it's a little late, but i thought we shouldn't let kathryn bigelow's win at the oscars for best director and best picture go unmentioned. not that i have anything particularly profound to say about that (other than i think it's great), so i'll just copy and paste bits of what other people have said.
Her win will not be devoid of controversy. Kathryn Bigelow has charted an atypical career for a female director. She doesn’t direct “chick flicks,” never has, and most probably never will. She works outside the gender box that so many women get stuck in.
In spite of the deep and abiding desire to see a woman break through this particular glass ceiling, the real possibility that the first Oscar award winning woman director will win for making a war film is almost a kick in the gut to many who make the types of films that most interest female ticket buyers. Bigelow works in a male paradigm and is being rewarded for that. Sasha Stone of Awards Daily said: “…the Academy and the industry are the ones to fault here for paying attention to a film directed by a woman because it is about men. The only thing that’s new about it is that a woman was able to make a film every bit as good as a man would have.” The honest truth is that women’s experiences and lives don’t rate at the same level with men’s, and Bigelow is just another reminder of that fact.
One of the big reasons why The Hurt Locker has vaulted to the top is precisely because men love this film. In an email, awards watcher Pete Hammond wrote: “No matter how crass this sounds, (the film) actually looks like it was directed by a man. We don’t often see gritty war movies with female directors.” There is almost a sense of awe mixed with condescension that a woman could have directed such a movie.
and a bit of gushing from here:
I remember when Sandra Day O’Connor became the first female Supreme Court justice; I remember when Madeleine Albright became the first Secretary of State; I remember when Shannon Faulkner became the first female to go to the Citadel; I remember when Eileen Collins became the first woman to command a space shuttle mission; I remember when Nancy Pelosi became the first female Speaker of the House.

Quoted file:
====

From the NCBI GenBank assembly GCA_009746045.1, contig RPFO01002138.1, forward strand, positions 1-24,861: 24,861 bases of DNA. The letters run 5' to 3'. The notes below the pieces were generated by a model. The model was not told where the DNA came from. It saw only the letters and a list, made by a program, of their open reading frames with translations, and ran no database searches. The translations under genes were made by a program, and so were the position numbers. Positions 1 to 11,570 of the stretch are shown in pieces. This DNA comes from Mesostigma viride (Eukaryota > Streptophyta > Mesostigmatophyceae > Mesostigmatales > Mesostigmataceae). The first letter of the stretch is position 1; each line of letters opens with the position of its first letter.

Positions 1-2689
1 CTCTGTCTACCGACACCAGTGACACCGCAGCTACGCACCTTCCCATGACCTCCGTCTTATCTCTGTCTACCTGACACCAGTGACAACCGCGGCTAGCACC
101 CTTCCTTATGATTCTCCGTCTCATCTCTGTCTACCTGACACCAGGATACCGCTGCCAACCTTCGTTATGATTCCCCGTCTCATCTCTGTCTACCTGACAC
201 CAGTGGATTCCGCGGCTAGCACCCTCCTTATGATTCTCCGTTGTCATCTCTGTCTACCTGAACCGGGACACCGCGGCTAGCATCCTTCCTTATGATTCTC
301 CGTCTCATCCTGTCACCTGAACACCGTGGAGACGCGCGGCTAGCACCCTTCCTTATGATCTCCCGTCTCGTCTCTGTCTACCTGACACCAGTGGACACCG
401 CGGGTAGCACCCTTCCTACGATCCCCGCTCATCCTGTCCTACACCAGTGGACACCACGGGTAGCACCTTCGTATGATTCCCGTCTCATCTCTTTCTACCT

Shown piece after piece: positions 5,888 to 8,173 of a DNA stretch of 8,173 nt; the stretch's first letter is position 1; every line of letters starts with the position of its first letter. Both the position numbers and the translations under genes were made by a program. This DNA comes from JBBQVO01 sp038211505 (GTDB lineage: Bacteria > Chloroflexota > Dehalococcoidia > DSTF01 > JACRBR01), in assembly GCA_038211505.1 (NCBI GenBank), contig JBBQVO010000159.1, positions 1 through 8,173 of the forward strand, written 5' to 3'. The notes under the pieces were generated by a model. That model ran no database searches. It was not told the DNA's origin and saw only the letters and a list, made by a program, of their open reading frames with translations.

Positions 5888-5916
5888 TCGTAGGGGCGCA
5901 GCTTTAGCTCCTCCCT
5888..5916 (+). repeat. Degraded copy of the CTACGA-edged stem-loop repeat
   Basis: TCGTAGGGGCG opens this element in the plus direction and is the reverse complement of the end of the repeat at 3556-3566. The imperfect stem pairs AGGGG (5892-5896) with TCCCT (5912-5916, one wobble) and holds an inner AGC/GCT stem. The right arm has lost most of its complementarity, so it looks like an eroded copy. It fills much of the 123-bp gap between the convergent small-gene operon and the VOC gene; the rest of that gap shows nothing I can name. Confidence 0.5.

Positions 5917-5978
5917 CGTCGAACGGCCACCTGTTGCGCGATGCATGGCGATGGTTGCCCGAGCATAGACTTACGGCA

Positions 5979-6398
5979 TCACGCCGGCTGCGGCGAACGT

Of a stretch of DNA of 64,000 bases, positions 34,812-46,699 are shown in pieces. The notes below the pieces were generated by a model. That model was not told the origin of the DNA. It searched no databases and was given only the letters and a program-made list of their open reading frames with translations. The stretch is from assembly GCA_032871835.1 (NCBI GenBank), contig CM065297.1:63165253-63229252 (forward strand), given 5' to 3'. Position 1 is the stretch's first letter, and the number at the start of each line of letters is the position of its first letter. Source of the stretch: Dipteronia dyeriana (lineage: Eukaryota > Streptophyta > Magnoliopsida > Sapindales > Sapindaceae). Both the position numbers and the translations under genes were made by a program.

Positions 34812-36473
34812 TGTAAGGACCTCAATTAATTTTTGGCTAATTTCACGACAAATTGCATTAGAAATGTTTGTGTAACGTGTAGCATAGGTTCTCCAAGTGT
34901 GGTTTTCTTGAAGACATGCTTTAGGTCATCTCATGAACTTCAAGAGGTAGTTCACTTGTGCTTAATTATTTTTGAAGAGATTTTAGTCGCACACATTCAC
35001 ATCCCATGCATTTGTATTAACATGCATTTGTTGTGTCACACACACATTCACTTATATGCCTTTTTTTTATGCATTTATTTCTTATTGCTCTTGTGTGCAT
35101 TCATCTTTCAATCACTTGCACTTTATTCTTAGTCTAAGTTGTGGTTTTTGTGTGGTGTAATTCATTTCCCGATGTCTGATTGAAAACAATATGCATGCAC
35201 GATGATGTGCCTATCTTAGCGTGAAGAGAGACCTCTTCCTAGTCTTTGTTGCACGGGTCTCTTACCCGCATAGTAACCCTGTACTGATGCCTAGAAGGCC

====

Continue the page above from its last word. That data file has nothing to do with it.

And I will remember last night.
I will remember it because it came on the dawn of International Women’s Day, when many of us pause and think about the struggles that many women and girls in the world go through each and every day just to survive.
We all know that last night was symbolic, that one woman winning an award won’t help all the other women working each and every day to get their films made. But I am betting that this morning women directors around the world will walk a little taller, smile a little brighter, and feel a bit stronger and more confident as they sweep up the glass that Bigelow shattered last night.
and finally, i really liked this comment at shakesville:
About The Hurt Locker: First, what a surprise: the first time a woman wins best director and picture, it's for a movie about dudes. Shock.
Fortunately, it's rather brilliant about dudes. IMExperience--and I've got a bit--what Bigelow did was really unique for movies about men: she showed men, not as they want to be portrayed--and no matter how "honest" they try to be, I think just about every movie made by men ultimately does this--but as how they actually are, oftentimes, especially the kind of men portrayed in her film: desperate for bonding and love, but doing so--and becoming only able to do so--over shared pain.
The other thing about The Hurt Locker is the Chris Hedges quote at the beginning, which is from his terrible and beautiful book War is a Force that Gives Us Meaning. It's not there for decoration. The Hurt Locker is almost the novelization of the book, or at least its main theme: that war, and the adrenaline rush it gives, and the sense of engaging in an activity that unlike so many others in industrialized society actually has meaning make it a desperately addictive drug, one that become harder and harder to give up. (Hedges talks movingly and at length about his own struggle to stop going back out into battle zones again and again.) That's the journey of Jeremy Renner's character, and it's why he acts the way he does--which I agree is not particularly military at times--and why he makes the choice he does at the end.
It's a desperately poignant story about men and the pressures they impose on themselves and thus transcends in a way relatively few movies have the constraints of the "war movie" genre.
so there you go. and if you didn't manage to catch the oscars (like most of us in nz, i would think), here's a rather elongated you tube clip of the best director bit: